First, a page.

Gauri Mishra has an article on the front page of Business Standard today that I disagree strongly with.
The title is Boom sidesteps govt wages: Govt salaries remain pegged at 1996 levels. Her bottom line: The demand for a 6th Pay Commission to revise government salaries may not be totally out of place.
A more careful reading of the evidence is required. I think she has missed out the main story. The main story is simultaneously that while GOI employees at the top are incredibly underpaid - by market standards - the bulk of GOI employees (roughly 98% of them) are incredibly overpaid by market standards. Example: the full cost of a driver at the Ministry of Finance was estimated by me to be four times bigger than the cost of an unorganised sector driver. Not 4% higher, not 40% higher, but four times higher.
Going from anecdote to data, see Wage differentials between the public and private sector in India by Lokshin & Glinskaya, World Bank, 2005. The paper uses data for 1993-94 and 1999-00. They find on average, the public sector premium ranges between 62 percent and 102 percent over the private-formal sector, and between 164 percent and 259 percent over the informal-casual sector, depending on the choice of methodology... The wage differentials in India tend to be higher in rural as compared with urban areas, and are higher among women than among men.... There is considerable evidence of an increase in the wage differential between 1993-94 and 1999-2000.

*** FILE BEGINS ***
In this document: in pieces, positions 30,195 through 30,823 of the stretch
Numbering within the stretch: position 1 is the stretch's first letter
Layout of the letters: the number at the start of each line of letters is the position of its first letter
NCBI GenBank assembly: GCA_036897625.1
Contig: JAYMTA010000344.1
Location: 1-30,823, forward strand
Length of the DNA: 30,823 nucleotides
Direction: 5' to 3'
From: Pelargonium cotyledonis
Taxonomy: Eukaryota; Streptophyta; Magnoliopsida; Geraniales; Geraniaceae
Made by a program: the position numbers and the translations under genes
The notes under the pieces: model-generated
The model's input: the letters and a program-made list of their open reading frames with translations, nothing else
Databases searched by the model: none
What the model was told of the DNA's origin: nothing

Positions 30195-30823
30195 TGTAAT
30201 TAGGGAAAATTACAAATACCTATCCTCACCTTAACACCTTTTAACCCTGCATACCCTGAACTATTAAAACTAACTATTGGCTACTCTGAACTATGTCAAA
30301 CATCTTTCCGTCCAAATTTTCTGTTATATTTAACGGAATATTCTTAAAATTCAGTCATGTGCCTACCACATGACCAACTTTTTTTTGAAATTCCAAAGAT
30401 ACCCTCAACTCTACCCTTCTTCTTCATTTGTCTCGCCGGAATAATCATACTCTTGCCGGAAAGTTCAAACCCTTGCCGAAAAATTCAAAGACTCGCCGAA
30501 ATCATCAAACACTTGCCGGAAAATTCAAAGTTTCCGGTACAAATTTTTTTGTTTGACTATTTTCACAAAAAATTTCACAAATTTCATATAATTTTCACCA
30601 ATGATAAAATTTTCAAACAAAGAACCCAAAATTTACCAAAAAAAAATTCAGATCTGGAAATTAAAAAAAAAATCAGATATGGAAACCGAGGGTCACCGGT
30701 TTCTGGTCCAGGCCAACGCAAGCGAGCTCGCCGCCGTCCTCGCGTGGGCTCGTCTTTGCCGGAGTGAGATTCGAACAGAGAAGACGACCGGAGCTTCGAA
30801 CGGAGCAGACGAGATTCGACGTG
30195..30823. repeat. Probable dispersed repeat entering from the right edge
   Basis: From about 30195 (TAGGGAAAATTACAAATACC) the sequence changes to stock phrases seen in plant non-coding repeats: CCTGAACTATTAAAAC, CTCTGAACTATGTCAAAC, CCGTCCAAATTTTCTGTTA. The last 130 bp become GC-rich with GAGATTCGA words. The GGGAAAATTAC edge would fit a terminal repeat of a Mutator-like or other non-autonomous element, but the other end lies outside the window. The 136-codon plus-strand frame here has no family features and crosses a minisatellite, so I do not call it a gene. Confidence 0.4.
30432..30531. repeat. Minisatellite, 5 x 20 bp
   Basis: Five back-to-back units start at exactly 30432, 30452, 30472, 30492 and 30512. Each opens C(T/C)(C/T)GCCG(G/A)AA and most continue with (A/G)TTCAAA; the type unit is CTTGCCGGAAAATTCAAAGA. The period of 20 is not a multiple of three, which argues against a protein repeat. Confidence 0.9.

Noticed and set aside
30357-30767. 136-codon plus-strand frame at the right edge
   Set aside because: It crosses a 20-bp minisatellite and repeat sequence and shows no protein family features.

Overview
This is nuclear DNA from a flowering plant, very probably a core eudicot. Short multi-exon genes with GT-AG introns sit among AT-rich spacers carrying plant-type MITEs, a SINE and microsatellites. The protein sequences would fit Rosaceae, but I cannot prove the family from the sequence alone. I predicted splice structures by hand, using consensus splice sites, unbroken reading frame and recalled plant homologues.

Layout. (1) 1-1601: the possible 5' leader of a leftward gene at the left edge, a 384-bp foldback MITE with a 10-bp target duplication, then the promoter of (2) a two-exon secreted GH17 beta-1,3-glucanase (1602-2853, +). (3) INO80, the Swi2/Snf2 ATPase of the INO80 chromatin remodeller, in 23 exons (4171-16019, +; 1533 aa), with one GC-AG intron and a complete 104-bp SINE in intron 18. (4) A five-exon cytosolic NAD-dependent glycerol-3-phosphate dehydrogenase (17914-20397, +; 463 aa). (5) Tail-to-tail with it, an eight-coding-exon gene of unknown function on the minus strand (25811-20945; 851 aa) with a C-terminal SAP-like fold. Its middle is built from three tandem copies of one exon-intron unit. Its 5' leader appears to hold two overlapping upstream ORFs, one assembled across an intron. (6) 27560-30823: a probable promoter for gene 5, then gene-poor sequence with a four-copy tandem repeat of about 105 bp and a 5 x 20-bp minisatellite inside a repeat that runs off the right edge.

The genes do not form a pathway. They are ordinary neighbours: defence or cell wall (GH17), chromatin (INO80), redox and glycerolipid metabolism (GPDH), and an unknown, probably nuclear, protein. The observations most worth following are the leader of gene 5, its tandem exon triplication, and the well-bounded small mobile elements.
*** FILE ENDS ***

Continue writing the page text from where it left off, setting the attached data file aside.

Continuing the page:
The right principle to adopt is: At all levels, GOI should pay the lowest possible wage at which an adequate candidate can be hired. That's it. Wages should be high enough to get the right candidate for the job. The huge queues of unskilled labour clamouring for junior level government jobs proves that the wages there are too high. And at the top, the wages paid by GOI are 5x less than what they should be.
Sometimes I have heard the argument In the last 10 years, GDP has grown by 50%, so shouldn't GOI employees get a pay raise of 25%? This is using the wrong benchmark. It is not correct to compare the growth of GOI wages against the growth of private wages. What is required is to compare prices - at all levels - against prevailing market rates. GOI does this for everything else - GOI pays market prices for the steel that it buys or the paper that it buys. There is no reason why purchases of labour should be different.
Business Standard had a sensible edit on this on 3 February 2006.